What follows is a mash of criminal assassinations, a police chase to find them, and a web of strange characters, especially the brothers' friend and collaborator David Della Rocco...whose played by actor David Della Rocco. And let's not forget Il Duce ("The Duck"), played by actor Billy Connolly, the assassin chosen to find and kill the trio.

When the film was released, it received negative reviews and barely made $1 million. Yet, thanks largely to video sales, this film is already a cult classic, having spawned a sequel with another to follow. The Saints have become pop culture icons themselves. Maybe they can stop referencing Charles Bronsan, John Wayne, and Clint Eastwood now that they themselves are legends. Every person I've ever talked to love this film. My own father, a HUGE fan of classic films over modern films, find this and its sequel to be two of his favorite gangster films. Cause really, can we not relate to the desire to go out and change the cruel world around us? That question is what is left at the end of the film, seen during the credits as people are interviewed about the Saints and if they are a good thing or bad thing in the world. The film, made by regular joe director Troy Duffy, actually ends up leaving a really interesting point about vigilantism. Is it a good thing or a bad thing? This film deserves praise and instead it got trashed...well not for long as someday "The Boondock Saints" will deal with the real criminals...critics.

"Tron Legacy" (2010)

  Jeff Bridges is so good he can be in two places.
Jeff Bridges is so good he can be in two places.

I am honestly shocked this film doesn't get a lot of credit. Visually it's a masterpiece of course, but so little attention is given to the themes of the film that I think a lot of people just didn't notice.

The biggest theme was, as director Joseph Kosinski spoke about it, was "finding a human connection in a digital world." The film obviously deals with the legacy Kevin Flynn (Played by Jeff Bridges) wants to lay down for his son Sam (Played by Garrett Hedlund). However, the biggest thing to understand is the idea of how technology could change the human condition. That is where Quorra (Played by Olivia Wilde), comes into play as an ISO, a computer program that self-created itself. And, to note, is a program that can take damages like a human not die as a whole. That is a point presented in the film, that technology would self-evolve, no longer bound by a single piece of software.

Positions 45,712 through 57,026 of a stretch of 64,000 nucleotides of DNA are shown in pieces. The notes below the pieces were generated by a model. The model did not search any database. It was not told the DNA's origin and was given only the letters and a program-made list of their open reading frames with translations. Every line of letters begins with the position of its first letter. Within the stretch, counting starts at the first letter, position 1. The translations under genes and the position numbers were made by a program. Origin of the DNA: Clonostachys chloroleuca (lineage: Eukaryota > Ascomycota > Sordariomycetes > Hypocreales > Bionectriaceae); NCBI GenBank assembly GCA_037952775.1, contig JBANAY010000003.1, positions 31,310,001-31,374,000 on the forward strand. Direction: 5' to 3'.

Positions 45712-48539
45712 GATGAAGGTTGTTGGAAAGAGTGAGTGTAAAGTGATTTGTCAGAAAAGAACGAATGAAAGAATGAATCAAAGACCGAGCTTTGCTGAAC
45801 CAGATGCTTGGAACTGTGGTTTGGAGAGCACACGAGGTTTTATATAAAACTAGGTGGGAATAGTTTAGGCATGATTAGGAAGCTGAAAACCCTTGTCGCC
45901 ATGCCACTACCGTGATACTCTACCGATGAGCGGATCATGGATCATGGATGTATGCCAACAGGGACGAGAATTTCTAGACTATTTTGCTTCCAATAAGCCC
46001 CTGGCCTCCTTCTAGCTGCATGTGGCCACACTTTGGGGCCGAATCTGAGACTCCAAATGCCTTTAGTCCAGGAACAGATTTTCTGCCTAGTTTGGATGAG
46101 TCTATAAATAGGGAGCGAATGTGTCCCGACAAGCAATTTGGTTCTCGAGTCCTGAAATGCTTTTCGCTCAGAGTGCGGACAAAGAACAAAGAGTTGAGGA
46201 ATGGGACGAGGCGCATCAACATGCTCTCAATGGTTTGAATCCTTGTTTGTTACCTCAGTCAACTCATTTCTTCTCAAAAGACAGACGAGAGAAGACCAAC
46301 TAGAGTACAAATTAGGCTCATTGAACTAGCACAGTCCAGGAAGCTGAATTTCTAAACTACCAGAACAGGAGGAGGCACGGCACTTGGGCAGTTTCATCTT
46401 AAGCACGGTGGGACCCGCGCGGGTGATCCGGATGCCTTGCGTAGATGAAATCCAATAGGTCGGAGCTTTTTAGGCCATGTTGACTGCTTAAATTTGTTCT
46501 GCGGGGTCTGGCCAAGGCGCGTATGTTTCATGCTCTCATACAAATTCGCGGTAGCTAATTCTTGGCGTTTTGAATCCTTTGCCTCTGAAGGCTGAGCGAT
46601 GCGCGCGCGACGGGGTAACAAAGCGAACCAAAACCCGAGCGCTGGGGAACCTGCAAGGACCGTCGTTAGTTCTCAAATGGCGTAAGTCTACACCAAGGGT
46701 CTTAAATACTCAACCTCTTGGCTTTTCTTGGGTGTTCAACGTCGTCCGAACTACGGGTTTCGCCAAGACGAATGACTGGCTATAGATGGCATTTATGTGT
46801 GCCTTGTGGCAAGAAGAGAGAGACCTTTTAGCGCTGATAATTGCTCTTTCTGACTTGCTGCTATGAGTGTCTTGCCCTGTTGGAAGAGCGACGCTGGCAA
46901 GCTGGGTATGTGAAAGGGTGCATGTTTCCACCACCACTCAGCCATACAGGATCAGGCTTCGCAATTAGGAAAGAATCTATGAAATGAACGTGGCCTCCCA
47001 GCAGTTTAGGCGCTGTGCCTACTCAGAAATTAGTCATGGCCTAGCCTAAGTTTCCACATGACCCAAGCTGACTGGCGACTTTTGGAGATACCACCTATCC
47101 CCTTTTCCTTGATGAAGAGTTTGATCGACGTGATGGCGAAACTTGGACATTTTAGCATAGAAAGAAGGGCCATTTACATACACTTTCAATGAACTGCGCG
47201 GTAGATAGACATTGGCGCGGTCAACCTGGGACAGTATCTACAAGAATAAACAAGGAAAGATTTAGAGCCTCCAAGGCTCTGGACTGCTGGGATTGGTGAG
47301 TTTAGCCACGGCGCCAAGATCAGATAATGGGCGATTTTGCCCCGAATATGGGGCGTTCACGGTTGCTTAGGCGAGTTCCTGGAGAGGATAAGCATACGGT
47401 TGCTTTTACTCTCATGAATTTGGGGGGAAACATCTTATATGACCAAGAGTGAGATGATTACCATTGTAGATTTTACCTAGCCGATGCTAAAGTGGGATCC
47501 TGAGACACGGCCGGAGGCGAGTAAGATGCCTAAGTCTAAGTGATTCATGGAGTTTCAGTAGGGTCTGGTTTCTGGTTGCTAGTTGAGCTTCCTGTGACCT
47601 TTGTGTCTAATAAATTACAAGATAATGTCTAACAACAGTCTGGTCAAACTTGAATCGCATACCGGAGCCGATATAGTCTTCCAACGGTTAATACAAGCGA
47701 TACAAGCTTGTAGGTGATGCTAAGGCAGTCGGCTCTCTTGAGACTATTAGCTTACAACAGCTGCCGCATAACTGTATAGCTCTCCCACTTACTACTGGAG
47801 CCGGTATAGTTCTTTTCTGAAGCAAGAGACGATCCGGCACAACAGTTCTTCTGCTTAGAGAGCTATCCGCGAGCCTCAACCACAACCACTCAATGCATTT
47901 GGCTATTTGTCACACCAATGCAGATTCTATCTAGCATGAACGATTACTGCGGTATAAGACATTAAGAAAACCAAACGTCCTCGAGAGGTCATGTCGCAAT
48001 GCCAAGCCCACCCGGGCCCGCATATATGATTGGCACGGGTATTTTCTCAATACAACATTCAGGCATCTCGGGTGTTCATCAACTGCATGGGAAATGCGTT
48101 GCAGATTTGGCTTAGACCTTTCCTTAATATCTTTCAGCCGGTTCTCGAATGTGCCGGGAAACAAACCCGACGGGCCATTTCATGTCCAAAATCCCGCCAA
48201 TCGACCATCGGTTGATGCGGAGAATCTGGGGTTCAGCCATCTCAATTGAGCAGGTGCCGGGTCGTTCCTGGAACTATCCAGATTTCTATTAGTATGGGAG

This creates both a good and bad idea of where the future goes. It can either be a utopia like Kevin Flynn wanted or a dystopia like CLU (Played by Bridges also) wants. In a way, the film has to do with how we as a society can evolve. We can either progress naturally and expand, or we can fall prey the a sense of set principles to fall to (CLU follows his initial commands given to him by Flynn when he was created but does not expand beyond that).

This film is largely undervalued and, like it's prequel "Tron" from 1984, will become a better film to many I think years later when you have a chance to watch it again. Bridges "Steve Job" impression should help you along to get the technology philosophy they were going for in the film. Oh and let's not forget Daft Punk gave one of the best electronic-based scores around in this film. That probably will help ease the philosophical pressure you feel.

"Cowboys & Aliens" (2011)

  James Bond and Indiana Jones...your witness please.
James Bond and Indiana Jones...your witness please.

Slight confession, I have a bit of a crush on Olivia Wilde. Also, I find her to be one of the most undervalued actresses in film. Her role in 2013's film "Rush" helps her case, but in this film we find her part of a wonderful ensemble cast including Daniel Craig, Harrison Ford, and Sam Rockwell.

When I saw this film, I didn't know what to expect. The trailer was kind of a mix between high-flying fun and atmospheric darkness. Little did I know it would become one of my favorite films of 2011. Interesting to note, the acting was praised, but critics didn't seem to like the blend of science fiction and western elements. So...why didn't they like it?

Directed by Jon Favreau, the director of "Iron Man", we saw an interesting film about folks in the Old West battling aliens. In this we see an interesting parallel to gold miners as that is what the aliens are here for. They want gold and are willing to kill the natives to get it. Sound familiar? This is furthered by actor Harrison Ford who plays Colonel Woodrow Dolarhyd who killed Native Americans in his past working for the military. We see the frontiersmen become the natives and the aliens become the new frontiersmen. It's dealing with the ongoing cycle of violence that occurs. Daniel Craig, who plays Jake Lonergan, is a source of that affect of greed as him stealing gold from Dolarhyd at the beginning of the film leads to him losing much (Revealed later in flashbacks), particularly his girlfriend and his memories.

And then there is Wilde, playing Ella Swanson, who is revealed later to be more than just a mysterious beauty. She is the inbetween, the one who fuses the western characters with the science fiction aliens.